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How does care differ for neurological patients admitted to a neuro-ICU versus a general ICU? The Greater New York Hospital Association ICU Prevalence Survey
© BioMed Central Ltd 2008
- Published: 13 March 2008
- Traumatic Brain Injury
- Intravenous Sedation
- Nutritional Support
- External Ventricular Drain
- Hemodynamic Monitoring
Outcomes research suggests that neurological patients cared for in specialized neuro-ICUs have lower mortality and better outcomes compared with general ICUs. However, little is known about how the process of care differs in these two types of units.
The Greater New York Hospital Association conducted a city-wide 24-hour ICU prevalence survey on 15 March 2007. Data were collected on all patients admitted to 141 ICUs in 68 different hospitals.
Of 1,906 ICU patients surveyed, 231 with a primary neurological diagnosis were analyzed; 52 (22%) were admitted to a neuro-ICU and 179 (78%) to a general ICU. Patients in neuro-ICUs were more likely to have been transferred from an outside hospital (37% vs 11%, P < 0.0001). Hemorrhagic stroke was more frequent in neuro-ICUs (46% vs 16%, P < 0.0001), whereas traumatic brain injury (2% vs 24%, P < 0.0001) and ischemic stroke (0% vs 19%, P = 0.001) were less common. Despite a slightly lower rate of mechanical ventilation (39% vs 50%, P = 0.15), the ICU length of stay (LOS ≥ 10 days) was longer in neuro-ICUs (40% vs 17%, P < 0.0001). Neuro-ICU patients had more often undergone tracheostomy (35% vs 15%, P = 0.043), invasive hemodynamic monitoring (40% vs 20%, P = 0.002), and external ventricular drain placement (14% vs 1%, P < 0.001) than patients cared for in general ICUs; the use of intracranial pressure bolts (15% vs 9%, P = 0.18) and electroencephalogram monitoring was similar (4% vs 6%, P = 1.00). There was no difference in the use of intravenous insulin (4% vs 9%, P = 0.37) or analgesics (14% vs 12%, P = 0.82), but intravenous sedation was less prevalent in neuro-ICUs (12% vs 30%, P = 0.009). Fewer neuro-ICU patients had received blood transfusions (0% vs 8%, P = 0.03) and more were receiving nutritional support compared with general ICUs (67% vs 39%, P < 0.001). The frequency of Do-Not-Resuscitate orders was also somewhat lower in neuro-ICUs (3.8% vs 8.4%, P = 0.37).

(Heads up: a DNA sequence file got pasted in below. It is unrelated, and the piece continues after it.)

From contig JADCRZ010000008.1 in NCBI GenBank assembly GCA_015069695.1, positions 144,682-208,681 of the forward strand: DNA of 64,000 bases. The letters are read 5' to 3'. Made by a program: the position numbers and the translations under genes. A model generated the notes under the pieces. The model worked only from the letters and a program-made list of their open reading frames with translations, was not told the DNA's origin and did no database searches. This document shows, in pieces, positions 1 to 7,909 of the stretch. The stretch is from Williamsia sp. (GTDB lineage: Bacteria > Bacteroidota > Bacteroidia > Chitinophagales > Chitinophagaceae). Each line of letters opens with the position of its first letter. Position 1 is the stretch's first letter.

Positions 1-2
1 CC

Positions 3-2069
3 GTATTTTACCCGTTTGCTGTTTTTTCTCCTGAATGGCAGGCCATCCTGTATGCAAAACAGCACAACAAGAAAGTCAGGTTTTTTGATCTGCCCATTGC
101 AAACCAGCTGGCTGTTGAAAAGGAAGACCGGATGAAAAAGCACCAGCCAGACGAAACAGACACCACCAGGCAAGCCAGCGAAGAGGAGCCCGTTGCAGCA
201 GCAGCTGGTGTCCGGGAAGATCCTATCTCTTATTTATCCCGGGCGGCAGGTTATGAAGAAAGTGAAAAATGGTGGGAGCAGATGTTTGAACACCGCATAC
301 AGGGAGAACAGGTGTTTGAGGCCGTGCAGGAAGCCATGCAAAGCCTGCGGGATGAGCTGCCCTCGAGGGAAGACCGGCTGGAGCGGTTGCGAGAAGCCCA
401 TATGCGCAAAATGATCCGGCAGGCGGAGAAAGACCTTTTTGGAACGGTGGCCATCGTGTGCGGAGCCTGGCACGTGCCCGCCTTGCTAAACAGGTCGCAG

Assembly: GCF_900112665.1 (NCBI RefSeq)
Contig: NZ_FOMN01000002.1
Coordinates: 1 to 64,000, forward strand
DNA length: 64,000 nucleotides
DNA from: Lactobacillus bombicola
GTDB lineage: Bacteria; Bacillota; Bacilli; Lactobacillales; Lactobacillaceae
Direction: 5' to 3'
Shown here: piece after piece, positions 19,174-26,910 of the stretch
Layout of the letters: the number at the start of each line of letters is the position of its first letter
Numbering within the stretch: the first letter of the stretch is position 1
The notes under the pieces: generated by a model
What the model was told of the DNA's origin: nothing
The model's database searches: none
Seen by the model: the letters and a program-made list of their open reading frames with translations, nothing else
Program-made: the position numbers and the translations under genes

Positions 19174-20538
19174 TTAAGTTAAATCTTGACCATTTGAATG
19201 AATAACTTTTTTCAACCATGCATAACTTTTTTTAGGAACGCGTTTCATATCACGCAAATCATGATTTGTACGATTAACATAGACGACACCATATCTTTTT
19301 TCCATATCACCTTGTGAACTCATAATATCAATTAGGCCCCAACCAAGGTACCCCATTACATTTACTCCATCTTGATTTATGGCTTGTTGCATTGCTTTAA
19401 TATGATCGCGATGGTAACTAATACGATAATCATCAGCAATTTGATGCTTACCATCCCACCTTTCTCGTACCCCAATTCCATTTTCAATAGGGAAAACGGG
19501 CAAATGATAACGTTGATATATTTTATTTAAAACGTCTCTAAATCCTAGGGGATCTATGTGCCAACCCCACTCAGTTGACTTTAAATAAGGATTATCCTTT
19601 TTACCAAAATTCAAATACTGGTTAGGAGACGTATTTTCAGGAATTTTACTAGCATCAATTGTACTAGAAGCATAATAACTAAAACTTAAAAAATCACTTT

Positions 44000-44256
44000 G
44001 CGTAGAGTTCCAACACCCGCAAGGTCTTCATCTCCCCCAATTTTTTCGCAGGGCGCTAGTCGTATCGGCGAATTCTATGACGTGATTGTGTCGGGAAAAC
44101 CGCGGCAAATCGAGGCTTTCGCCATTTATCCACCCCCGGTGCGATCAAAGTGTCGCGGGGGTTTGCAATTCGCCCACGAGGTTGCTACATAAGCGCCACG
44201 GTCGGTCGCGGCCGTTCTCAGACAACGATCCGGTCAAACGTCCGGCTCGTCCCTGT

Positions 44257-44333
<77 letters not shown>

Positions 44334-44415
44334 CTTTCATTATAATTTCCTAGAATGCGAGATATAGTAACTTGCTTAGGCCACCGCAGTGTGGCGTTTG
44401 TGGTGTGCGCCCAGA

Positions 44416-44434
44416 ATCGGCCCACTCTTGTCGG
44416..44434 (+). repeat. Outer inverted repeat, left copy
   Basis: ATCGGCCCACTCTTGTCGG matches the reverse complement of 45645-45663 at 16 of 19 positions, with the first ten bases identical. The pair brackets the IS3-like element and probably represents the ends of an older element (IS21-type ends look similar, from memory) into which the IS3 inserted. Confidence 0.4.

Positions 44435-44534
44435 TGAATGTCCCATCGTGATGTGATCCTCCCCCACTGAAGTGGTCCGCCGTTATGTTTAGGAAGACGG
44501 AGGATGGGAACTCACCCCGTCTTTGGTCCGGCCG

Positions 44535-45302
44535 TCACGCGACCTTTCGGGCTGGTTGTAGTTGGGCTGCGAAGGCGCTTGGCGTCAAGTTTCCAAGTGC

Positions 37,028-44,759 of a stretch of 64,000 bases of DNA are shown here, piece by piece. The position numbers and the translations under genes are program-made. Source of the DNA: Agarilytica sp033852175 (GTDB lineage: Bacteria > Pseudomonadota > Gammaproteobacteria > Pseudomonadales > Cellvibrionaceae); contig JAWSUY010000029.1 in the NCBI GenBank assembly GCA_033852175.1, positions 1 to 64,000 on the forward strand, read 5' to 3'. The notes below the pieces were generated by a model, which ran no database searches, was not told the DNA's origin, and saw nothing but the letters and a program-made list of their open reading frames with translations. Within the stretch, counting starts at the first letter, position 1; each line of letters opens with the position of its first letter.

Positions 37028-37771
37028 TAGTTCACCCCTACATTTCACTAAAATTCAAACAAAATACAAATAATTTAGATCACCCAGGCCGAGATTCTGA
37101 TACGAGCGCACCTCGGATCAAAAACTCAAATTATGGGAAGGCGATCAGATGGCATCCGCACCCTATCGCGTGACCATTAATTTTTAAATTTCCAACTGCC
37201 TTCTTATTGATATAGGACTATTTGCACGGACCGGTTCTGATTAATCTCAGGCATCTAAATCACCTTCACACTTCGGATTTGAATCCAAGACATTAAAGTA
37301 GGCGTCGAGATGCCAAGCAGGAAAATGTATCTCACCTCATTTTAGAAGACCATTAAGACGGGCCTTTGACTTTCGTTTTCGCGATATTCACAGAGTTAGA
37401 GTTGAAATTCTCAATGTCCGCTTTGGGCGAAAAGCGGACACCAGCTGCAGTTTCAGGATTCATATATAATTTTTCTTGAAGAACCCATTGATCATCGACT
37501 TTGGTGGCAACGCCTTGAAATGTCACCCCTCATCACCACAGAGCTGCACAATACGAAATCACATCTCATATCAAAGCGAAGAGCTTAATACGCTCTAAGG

Neurological patients cared for in specialty neuro-ICUs had longer ICU LOS, underwent more invasive intracranial and hemodynamic monitoring, tracheostomy, and nutritional support, and received less intravenous sedation than patients in general ICUs. These differences in care may explain previously observed disparities in outcome between neuro-ICUs and general-ICUs.
This article is published under license to BioMed Central Ltd.